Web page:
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The Paddle Vessel Rothbury was built in 1881 at Gunbower, Victoria on the Murray River. Built as a large and powerful Tow Boat, employed in towing barges for the Wool and Logging Trade. She was well known even then, to be one of the fastest Tow Boats.

The Rothbury was brought to Mildura in 1909 by Permewan Wright & Company who had an extensive establishment in Mildura, sharing the trade to the district with the Chaffey owned company, the second River Murray Navigation Company.

In 1911 the Rothbury was bought by R.M. Anderson, the major sawmiller in Mildura. The Rothbury supplied the mill with logs from Redgum forests for extensive building construction at Mildura. Timber was also towed on barges by the Rothbury for "stock piles" along the river for various boilers and other passing steamers.

Andersons' Sawmill was located on the Victorian bank just downstream of the existing Chaffey Bridge, but was destroyed by fire and attempts to be rebuilt failed. Still existing on the NSW bank opposite is the original "Andersons" slipway, used for boat repairs since the early 1900's. (Now owned by A.E. & F.O. Pointon). The Rothbury was later used for towing Lock building materials. The Rothbury teamed with the "Derrick" Barge for construction along the river. The Derrick was fitted with a large crane and pile driving equipment, but had no power of its own. The Rothbury towed this barge to its destinations and also provided its power from the Rothbury's boiler. The most recent and significant construction of the Rothbury and the Derrick was that of Psyche Pumping Station in 1957/58. Thus the P.S. Rothbury was still working as she was originally built for until late 1950's, perhaps the last steamer to do this.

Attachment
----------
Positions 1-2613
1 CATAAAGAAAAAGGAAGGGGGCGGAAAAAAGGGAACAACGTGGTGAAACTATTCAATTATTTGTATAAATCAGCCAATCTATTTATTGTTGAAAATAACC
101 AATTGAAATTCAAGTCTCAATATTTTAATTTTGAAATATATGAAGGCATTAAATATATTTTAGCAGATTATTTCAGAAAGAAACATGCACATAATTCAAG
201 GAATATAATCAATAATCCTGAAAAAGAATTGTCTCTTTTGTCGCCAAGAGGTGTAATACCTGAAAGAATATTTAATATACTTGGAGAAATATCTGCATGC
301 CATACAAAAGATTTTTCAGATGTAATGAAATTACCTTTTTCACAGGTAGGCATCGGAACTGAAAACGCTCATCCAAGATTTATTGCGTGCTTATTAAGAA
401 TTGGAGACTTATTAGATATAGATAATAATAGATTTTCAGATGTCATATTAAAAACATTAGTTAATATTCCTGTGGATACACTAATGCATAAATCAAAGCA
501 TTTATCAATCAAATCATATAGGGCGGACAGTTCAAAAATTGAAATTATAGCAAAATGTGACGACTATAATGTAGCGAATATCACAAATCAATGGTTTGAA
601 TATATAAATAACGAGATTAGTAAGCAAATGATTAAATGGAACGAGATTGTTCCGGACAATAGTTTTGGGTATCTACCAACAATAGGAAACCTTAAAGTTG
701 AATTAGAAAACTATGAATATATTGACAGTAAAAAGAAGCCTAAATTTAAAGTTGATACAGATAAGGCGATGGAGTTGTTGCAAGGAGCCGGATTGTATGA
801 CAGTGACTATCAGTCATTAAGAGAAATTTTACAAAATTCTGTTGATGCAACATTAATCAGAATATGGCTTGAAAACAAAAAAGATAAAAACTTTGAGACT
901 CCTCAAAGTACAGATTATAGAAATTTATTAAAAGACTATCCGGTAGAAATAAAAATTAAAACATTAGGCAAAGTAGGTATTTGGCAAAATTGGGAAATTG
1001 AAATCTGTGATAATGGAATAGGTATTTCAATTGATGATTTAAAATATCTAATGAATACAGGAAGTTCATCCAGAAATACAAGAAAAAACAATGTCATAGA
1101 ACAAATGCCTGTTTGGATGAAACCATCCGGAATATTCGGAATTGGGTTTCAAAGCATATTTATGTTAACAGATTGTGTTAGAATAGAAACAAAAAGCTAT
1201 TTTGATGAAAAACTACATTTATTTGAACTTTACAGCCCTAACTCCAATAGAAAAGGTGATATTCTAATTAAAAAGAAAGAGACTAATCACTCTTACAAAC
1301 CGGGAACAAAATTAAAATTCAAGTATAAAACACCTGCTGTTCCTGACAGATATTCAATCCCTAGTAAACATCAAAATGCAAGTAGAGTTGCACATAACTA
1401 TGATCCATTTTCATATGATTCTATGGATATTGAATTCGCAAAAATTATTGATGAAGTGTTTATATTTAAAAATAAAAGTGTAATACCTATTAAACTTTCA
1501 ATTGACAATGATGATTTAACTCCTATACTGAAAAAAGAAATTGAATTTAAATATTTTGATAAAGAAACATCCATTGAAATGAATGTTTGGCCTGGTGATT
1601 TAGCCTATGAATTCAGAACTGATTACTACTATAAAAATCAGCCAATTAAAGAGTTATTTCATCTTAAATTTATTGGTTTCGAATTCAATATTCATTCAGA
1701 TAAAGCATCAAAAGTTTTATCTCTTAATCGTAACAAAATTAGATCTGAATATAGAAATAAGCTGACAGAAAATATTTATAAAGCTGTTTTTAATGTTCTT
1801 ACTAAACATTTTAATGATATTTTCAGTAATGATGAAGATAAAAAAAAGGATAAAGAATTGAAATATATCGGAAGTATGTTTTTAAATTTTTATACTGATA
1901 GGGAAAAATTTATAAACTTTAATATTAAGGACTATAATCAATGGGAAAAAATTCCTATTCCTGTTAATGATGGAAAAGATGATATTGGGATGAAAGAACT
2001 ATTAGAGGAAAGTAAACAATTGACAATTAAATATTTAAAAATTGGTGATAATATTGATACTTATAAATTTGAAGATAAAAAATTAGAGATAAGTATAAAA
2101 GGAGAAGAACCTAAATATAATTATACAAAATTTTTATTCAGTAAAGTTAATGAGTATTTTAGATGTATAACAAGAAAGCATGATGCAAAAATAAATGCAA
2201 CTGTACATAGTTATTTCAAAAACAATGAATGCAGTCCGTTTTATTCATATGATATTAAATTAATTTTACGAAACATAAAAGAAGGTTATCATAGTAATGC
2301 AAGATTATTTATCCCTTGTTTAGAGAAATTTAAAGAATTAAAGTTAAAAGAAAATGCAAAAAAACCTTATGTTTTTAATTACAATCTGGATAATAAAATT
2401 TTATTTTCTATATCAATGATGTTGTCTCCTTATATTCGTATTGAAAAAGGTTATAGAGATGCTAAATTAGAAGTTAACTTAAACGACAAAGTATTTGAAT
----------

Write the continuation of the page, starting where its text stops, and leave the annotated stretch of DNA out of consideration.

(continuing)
The Rothbury layed idle at Mildura moored at the above slipway for 10 years until she was purchased by Captain Alby Pointon in 1968 for restoration for the Tourism Trade. During restoration her 55HP Steam Engine and boiler combination was removed for a lower maintenance Gardner Diesel Engine (Hence Paddle Vessel [PV] now and not Paddlesteamer). However, the Rothbury retains her original wheelhouse and all top deck cabins are the original also. A Bar, Galley and dining facilities replaced the steam engine area.

The Rothbury is 88 feet long, 19 feet wide at the waterline with a width of 32 feet accross the top of the paddles, weighing 90 tons, is licensed to carry 175 passengers.

In 1896 the Rothbury was involved in a famous towing race against the P.S. South Australia on the Darling River at Wilcannia. The race was held over a measured distance with each boat towing another steamer with its paddles lashed, as well as two barges. The Rothbury was well ahead at half way, but ended up losing by only seconds due to a lack of steam caused by the engineer.

It was not until 1988 at Goolwa on Lake Alexandrina, that the Rothbury was to regain her honour in the Bicentennial Great Paddle boat Race, which was held in conjunction with the opening of the Signal Point complex by the Prince and Princess of Wales. A race was held over a straight 2 mile course between the Rothbury, Coonawarra, Impulse from Mildura and the Mayflower from Morgan and the Murray River Queen from Goolwa. After an even start it was apparent, the Rothbury with her sleek hull design was truly the "Greyhound of the Murray" and she went on to win convincingly.

The National Paddleboat Challenge Cup race has since been held in Mildura, as the Rothbury holds this honour, and has won the past four races with funds raised from the day going to the Mildura Base Hospital.


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